Imagine this car, with an electrical cord. It could happen, and fairly soon. Photo: Rolls-Royce.
Fuel efficiency is just about the last thing Rolls Royce brings to mind, but the company may change that with a plug-in hybrid, of all things.
The good chaps in Goodwood know they, too, must meet rising fuel efficiency standards and tightening emissions regs, so they’re experimenting with various ways of squeezing more miles from every liter of petrol. Company CEO Torston Müller-Otvos told Auto Express that making a hybrid “will be essential in two years,” Müller-Otvos said. “Maybe not from customer demand, but through legal regulation on emissions.”
Rolls hasn’t mentioned any specifics for such a car, which is clearly an idea at this point, but Auto Express says we might see it within three years. But if a Phantom plug-in came to pass, it almost certainly would use drivetrain components from corporate parent BMW, which has a range of hybrids, the i3 and i8 electric vehicles, and a plug-in setup (featuring a four-cylinder turbocharged engine paired with an electric motor) for the X5 eDrive. And don’t think Rolls is suddenly going soft. These days, even the LeFerrari has a gas-electric drivetrain, so it’s not like a Phantom with a cord with be a glorified Prius.
This wouldn’t be be the first time Rolls has played with electricity. A few years ago, it unveiled the an all-electric Phantom prototype called the 102EX. The absolutely stunning car was a trial balloon that customers promptly shot down. That’s a shame, because we drove it, and it was bloody brilliant. The whisper-quiet drivetrain and Rolls’ peerless chassis dynamics made it the most refined car of any kind, regardless of propulsion method.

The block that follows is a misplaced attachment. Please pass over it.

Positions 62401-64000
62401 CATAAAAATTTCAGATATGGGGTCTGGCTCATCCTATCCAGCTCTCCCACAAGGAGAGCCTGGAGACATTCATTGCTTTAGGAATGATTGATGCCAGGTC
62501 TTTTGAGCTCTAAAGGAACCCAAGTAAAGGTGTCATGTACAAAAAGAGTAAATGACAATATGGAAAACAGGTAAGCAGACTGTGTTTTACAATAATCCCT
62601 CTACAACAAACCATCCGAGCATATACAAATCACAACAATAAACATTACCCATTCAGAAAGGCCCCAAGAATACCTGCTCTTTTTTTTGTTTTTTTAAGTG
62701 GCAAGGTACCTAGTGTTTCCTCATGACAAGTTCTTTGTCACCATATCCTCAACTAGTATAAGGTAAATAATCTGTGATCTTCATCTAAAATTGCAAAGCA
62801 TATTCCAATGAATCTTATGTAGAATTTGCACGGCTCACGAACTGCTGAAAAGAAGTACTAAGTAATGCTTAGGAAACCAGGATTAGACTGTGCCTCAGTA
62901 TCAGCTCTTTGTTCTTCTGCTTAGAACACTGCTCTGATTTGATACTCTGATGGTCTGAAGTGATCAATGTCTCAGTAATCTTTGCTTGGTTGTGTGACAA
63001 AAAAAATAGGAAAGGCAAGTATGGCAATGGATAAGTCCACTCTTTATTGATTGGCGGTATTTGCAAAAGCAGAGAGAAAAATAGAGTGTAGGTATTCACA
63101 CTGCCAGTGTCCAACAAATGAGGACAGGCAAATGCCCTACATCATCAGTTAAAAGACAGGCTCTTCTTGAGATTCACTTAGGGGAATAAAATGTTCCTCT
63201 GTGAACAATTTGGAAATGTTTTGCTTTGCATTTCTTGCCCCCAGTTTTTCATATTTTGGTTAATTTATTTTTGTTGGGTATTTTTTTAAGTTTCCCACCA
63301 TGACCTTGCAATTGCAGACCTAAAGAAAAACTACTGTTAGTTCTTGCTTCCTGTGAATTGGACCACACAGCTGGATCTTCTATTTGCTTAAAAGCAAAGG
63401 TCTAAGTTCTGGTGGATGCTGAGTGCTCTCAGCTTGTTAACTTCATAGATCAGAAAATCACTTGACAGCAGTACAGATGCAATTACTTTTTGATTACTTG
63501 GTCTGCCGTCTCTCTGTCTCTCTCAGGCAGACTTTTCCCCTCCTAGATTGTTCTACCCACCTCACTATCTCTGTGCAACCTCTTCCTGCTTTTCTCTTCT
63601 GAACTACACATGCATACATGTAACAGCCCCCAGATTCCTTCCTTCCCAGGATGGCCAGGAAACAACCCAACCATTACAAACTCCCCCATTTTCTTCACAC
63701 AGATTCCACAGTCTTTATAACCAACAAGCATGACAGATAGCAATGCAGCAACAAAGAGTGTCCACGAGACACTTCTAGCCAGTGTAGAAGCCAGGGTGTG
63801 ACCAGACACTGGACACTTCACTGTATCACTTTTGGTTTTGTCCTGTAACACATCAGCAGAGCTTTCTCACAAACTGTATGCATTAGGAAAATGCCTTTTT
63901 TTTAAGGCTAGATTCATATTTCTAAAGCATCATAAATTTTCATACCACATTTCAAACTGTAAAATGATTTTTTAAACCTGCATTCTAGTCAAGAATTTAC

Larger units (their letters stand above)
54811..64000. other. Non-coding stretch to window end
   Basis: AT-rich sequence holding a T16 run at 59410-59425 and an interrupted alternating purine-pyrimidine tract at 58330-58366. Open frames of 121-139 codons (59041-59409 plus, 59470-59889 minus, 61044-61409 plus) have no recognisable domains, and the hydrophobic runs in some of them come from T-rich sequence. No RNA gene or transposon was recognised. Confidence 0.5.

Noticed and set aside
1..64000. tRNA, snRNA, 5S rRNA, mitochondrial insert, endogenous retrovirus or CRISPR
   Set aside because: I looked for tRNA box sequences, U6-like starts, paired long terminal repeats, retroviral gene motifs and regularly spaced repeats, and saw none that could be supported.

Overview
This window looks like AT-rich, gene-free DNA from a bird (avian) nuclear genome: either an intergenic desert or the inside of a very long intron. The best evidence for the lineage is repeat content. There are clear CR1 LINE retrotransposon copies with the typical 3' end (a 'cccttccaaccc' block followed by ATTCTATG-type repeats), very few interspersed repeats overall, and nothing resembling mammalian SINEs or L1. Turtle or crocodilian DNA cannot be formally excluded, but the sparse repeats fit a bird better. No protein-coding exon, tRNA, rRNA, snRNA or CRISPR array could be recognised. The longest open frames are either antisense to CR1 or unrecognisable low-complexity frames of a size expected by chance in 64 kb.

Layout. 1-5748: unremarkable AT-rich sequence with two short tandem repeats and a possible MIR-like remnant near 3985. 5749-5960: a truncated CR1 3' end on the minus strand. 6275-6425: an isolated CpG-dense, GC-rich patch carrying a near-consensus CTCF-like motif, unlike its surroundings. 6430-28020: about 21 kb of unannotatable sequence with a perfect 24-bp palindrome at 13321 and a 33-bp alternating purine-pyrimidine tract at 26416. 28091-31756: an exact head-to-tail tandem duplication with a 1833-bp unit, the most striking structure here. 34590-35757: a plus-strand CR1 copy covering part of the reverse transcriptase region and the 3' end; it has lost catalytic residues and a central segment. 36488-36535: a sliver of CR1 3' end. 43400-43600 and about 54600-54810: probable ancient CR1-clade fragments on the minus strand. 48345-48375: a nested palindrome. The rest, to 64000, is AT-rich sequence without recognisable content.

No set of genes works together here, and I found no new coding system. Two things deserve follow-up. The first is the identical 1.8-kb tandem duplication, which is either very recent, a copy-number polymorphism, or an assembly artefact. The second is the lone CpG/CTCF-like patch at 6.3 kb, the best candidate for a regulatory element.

Rolls-Royce sent the car on a promotional tour to drum up interest, but the unequivocal response from customers was “meh”–though Müller-Otvos characterized it as “ambivalent.” Despite producing more torque than the standard Phantom’s V12, the car’s range, claimed at 120 miles, was just too small for consumers to consider. Many also found the technology incongruous with the marque’s identity. They had a point: A car that is the definitive monument to luxury, power, and disposable income, yet it can barely manage the drive from Manhattan to East Hampton. It’s hard to imagine Mark Cuban or Lebron James waiting eight hours for the car to charge, either.
A plug-in hybrid would address those concerns, an Müller-Otvos seems to understand this. “A Rolls-Royce cannot come with any kind of compromise, and both the recharging times and the range were not acceptable for our buyers,” he said. “But with hybrid technology that is no longer a problem.”
A few years ago, the idea of a plug-in hybrid Rolls would have been absurd. But the time is coming when you’re going to see this tech in just about everything.